Japan jobless fall raises hopes

Government data shows unemployment level falling, raising hopes of economic reovery.

    Analysts warn that continued deflation could undermine steps towards recovery [EPA]

    However compared to the same time last year, the number of jobless people has still risen by 460,000, to 3.23 million.

    Last year, Japan emerged from its worst post-war recession, growing in the second and third quarters due to rebounding exports, much of which went to China, and on the back of government stimulus packages.

    However, for the whole of 2009, the economy contracted by 5.0 per cent.

    Deflation threat
    Renewed deflation in Japan however is seen as a threat to recovery, amid subdued consumption demand.

    Rebounding export levels stands as another sign of a return to growth [EPA]

    Benjamin Pedley, the managing director at LGT Investment Management, told Al Jazeera that deflation needs to be addressed by the government.

    "While deflation remains part of the system, it is not a good sign for the economy moving forward," he said.

    "Deflation is actually a bigger problem for economies than inflation. This is because if consumers know the prices of goods are going to be cheaper, it means they may delay their spending, thereby resulting in weak levels of private consumption."

    Despite the deflation warning, figures released on Monday showed household spending actually grew by 1.7 per cent from a year earlier, marking the sixth straight month of an increase.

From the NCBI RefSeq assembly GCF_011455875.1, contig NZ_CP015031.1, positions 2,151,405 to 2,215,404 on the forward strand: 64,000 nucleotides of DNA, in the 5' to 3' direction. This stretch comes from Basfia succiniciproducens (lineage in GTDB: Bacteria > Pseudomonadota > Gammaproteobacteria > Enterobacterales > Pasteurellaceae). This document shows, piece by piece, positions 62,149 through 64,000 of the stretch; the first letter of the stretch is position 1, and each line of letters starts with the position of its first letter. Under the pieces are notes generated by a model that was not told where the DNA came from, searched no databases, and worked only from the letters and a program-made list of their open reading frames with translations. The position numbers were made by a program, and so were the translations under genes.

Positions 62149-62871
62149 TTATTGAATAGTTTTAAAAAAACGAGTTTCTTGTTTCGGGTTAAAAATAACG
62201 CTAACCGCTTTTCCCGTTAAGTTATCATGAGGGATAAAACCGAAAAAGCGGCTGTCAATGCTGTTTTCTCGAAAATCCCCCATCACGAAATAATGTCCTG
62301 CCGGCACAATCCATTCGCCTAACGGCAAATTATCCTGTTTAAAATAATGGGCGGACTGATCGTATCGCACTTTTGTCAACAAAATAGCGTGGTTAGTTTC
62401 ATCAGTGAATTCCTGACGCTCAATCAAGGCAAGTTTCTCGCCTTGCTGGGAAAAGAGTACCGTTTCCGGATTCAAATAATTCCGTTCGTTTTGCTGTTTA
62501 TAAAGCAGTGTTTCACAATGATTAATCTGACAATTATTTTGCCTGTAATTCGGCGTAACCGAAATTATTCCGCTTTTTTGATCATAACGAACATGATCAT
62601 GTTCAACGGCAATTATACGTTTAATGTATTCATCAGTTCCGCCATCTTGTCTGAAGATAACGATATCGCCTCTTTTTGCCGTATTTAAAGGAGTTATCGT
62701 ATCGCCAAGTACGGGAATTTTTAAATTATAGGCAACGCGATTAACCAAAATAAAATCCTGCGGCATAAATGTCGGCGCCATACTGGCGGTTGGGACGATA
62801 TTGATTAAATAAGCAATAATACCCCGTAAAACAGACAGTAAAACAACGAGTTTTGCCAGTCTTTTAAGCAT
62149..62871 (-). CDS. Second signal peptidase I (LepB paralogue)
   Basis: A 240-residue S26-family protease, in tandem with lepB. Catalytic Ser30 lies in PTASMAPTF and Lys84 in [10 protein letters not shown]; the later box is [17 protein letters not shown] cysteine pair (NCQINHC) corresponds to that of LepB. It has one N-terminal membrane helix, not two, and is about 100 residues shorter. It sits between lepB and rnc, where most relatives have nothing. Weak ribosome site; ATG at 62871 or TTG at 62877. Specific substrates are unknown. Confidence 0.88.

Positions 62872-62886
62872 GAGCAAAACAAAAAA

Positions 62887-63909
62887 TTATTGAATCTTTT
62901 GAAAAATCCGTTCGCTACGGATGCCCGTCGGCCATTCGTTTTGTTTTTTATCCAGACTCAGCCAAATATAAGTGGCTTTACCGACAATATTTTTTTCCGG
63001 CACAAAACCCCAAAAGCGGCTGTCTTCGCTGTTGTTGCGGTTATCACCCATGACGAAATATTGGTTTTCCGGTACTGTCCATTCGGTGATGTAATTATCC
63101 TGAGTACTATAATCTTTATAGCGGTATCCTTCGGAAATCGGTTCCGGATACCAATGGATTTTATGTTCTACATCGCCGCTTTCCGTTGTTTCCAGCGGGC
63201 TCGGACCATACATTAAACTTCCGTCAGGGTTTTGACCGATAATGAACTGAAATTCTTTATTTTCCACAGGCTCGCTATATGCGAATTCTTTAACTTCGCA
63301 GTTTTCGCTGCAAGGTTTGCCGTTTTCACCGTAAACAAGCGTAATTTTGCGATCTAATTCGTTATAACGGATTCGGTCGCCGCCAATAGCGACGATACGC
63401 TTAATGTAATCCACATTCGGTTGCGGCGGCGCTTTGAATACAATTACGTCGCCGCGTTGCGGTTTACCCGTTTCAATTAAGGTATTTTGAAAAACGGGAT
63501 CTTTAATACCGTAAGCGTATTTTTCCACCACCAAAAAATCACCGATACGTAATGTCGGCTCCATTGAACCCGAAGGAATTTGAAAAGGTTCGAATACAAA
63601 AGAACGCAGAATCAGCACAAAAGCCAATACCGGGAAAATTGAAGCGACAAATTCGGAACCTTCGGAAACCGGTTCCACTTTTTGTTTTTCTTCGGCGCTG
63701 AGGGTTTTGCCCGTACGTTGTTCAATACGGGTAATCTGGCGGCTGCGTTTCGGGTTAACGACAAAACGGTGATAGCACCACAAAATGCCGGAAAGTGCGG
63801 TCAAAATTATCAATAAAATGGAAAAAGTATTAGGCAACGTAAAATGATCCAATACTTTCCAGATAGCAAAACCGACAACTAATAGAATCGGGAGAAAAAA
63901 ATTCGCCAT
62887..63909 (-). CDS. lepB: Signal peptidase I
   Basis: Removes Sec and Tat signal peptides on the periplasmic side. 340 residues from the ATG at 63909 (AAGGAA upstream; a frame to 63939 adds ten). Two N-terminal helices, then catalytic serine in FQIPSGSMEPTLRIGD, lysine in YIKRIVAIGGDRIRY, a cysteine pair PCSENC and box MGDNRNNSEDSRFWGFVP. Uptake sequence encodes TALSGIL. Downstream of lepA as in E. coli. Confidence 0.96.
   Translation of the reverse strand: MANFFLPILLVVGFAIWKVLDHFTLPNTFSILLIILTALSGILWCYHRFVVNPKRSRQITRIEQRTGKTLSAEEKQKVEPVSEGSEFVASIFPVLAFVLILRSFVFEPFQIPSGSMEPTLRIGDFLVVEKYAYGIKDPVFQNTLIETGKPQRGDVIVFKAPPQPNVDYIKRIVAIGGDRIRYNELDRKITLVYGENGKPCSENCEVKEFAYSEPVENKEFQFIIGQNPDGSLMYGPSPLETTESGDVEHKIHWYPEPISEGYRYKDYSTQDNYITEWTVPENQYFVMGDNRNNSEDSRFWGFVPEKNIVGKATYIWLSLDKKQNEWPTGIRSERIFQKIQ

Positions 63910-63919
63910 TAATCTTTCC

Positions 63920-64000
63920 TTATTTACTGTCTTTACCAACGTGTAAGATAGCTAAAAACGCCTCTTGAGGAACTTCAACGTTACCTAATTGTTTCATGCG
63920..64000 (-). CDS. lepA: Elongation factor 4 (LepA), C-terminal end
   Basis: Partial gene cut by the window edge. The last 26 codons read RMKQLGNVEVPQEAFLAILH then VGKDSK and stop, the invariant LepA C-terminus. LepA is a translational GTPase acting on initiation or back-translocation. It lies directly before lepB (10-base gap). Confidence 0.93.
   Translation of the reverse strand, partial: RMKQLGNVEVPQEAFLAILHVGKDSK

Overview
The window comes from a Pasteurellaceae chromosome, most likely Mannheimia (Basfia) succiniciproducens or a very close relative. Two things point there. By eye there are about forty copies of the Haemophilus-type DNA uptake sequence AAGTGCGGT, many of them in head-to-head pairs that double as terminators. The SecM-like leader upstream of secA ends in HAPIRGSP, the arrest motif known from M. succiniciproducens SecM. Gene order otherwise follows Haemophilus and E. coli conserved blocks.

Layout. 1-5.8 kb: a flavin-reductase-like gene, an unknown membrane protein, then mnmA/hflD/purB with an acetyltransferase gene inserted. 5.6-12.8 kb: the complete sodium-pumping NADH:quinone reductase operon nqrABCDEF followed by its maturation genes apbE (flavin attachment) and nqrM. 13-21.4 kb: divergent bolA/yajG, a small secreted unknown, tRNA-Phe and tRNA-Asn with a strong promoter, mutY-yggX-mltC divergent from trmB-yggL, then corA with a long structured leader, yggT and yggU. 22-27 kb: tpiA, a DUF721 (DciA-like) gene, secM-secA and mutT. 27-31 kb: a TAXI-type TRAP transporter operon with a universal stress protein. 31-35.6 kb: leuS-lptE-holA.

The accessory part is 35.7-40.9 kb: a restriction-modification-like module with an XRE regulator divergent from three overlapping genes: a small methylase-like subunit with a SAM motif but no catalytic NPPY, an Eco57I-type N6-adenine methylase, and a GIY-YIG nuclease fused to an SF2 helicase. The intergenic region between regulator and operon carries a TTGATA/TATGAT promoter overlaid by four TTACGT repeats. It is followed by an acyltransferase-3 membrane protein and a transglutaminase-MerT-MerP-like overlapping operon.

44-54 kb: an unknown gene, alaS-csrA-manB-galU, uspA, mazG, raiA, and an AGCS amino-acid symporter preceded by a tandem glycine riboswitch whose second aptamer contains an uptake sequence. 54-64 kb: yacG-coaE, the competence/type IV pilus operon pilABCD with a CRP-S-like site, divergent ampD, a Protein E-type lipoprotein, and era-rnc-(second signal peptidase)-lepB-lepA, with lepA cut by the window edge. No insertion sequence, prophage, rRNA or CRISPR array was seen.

Spending on cars, including vehicle purchases, increased by 11.3 per cent in January from a year earlier.

    However, economists have expressed doubt that this increased spending can be sustained should the government decide to rein in its emergency stimulus spending measures.

    SOURCE: Al Jazeera and agencies


    How different voting systems work around the world

    How different voting systems work around the world

    Nearly two billion voters in 52 countries around the world will head to the polls this year to elect their leaders.

    How Moscow lost Riyadh in 1938

    How Moscow lost Riyadh in 1938

    Russian-Saudi relations could be very different today, if Stalin hadn't killed the Soviet ambassador to Saudi Arabia.

    The peace games: Dreaming big for South Sudan's youth

    The peace games: Dreaming big for South Sudan's youth

    A relatively new independence and fresh waves of conflict inspire a South Sudanese refugee to build antiwar video games.